As an aspiring fiction writer (in my abundant free time), I follow the blogs of several literary agents. Since my own agent (Laura Bradford) doesn’t have a blog, I don’t mind telling you the BookEnds blog is one of my favorites.
Hopefully the ladies over at BookEnds will take my “borrowing” their Workshop Wednesday concept as the sincerest form of flattery, because I think it’s a great service they provide for aspiring authors. Each Wednesday they critique a query (which is the letter you send to agents to pitch your book) sent in by an aspiring author.
After reviewing intern applications the last couple of weeks and receiving many emails on the subject, I realized many of you are not comfortable writing cover letters. Half of the applications I received provided no cover letter. While optional, I explained why a cover letter gave many applicants a leg up over the competition. Of the half that sent a cover letter, about half of those were poorly written in the sense that they focused on the wrong things.
I do not profess to be an expert in this area, and I have limited experience hiring, but I have talked to many professionals in sports and they see the same issues in their applicants’ cover letters as I saw in the cover letters submitted to me.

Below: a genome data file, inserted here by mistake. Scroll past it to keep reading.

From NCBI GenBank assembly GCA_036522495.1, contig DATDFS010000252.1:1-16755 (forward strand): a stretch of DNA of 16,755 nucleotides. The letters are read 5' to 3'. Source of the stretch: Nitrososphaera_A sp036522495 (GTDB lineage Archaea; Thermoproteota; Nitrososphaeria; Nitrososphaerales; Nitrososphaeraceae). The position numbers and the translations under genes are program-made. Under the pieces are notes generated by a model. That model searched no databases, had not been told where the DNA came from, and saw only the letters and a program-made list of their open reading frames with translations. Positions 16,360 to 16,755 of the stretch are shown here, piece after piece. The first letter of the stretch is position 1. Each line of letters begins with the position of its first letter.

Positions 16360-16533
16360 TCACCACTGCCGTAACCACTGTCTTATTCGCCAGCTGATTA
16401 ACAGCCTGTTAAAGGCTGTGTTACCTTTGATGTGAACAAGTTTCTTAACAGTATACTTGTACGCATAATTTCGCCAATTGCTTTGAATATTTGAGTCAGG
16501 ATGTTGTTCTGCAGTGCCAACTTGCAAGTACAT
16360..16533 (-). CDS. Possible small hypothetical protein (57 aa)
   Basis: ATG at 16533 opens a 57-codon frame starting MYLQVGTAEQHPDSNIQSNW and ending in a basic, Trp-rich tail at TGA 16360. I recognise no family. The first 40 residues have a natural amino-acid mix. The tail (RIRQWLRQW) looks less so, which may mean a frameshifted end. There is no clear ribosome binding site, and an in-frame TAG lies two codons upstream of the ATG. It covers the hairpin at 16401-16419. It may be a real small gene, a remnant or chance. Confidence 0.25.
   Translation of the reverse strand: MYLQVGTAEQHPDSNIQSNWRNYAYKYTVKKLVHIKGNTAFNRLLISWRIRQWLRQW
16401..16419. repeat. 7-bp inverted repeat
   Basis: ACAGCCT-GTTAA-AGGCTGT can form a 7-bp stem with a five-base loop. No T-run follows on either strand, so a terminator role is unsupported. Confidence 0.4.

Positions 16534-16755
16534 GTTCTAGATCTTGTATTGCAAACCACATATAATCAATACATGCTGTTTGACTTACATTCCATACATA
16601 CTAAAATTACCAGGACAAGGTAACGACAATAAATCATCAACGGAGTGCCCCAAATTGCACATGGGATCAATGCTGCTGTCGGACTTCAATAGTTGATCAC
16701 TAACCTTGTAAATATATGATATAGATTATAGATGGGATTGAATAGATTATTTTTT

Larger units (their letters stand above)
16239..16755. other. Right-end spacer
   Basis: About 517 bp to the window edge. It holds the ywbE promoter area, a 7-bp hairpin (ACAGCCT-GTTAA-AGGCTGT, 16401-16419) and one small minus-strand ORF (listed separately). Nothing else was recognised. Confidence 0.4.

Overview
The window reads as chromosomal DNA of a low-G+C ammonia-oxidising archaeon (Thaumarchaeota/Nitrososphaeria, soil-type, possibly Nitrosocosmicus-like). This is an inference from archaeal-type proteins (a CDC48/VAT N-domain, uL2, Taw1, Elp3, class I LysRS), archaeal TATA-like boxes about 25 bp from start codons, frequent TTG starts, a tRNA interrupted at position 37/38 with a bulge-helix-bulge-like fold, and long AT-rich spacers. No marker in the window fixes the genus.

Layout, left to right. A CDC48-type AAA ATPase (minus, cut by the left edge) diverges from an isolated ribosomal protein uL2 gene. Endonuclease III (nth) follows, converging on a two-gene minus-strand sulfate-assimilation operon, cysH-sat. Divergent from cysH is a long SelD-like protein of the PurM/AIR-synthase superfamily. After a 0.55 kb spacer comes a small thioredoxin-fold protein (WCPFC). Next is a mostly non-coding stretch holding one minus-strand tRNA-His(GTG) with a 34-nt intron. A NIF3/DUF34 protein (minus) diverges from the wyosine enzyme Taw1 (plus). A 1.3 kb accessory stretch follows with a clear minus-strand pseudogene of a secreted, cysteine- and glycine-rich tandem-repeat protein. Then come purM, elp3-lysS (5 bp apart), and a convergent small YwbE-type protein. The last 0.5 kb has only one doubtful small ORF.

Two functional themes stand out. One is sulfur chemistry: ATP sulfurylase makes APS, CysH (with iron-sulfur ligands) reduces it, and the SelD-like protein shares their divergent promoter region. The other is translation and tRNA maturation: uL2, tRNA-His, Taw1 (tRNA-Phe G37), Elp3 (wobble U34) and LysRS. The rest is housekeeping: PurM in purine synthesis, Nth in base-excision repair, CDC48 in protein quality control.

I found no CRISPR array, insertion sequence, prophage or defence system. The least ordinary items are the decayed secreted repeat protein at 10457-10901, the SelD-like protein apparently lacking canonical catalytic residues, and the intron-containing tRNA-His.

So, this is all a long-winded way of telling you that I am now going to offer some cover letter critiquing.
Here’s how it will work:
- If you’re interested, you’ll submit your cover letter to me here.
- I’ll randomly select one cover letter per week to critique.
- I’ll post the letter and the critique on the blog for everyone to see, but I will remove your name and the name of your school, previous jobs, etc. I’ll remove all information I think might identify you to keep it as anonymous as possible.
- I’ll do this every Wednesday until I run out of cover letters.
By sending me your letter, you’re consenting to me publishing it on the site (with your name and company names omitted).
Any questions, just ask below in the comments. We’ll start next Wednesday!
*I should add: I don’t believe you should have one form cover letter you’re using for every job you apply to – I think it should be tailored based on the skills required for that particular job. So, when you send your cover letter please tell me the type of job you would apply to with that particular letter.
George BowserMarch 24, 2012
This is great information for job seekers to hear. Many of my clients are uncomfortable writing these documents as well.
One of the most common mistakes I notice is the “excessive” use of the word “I.”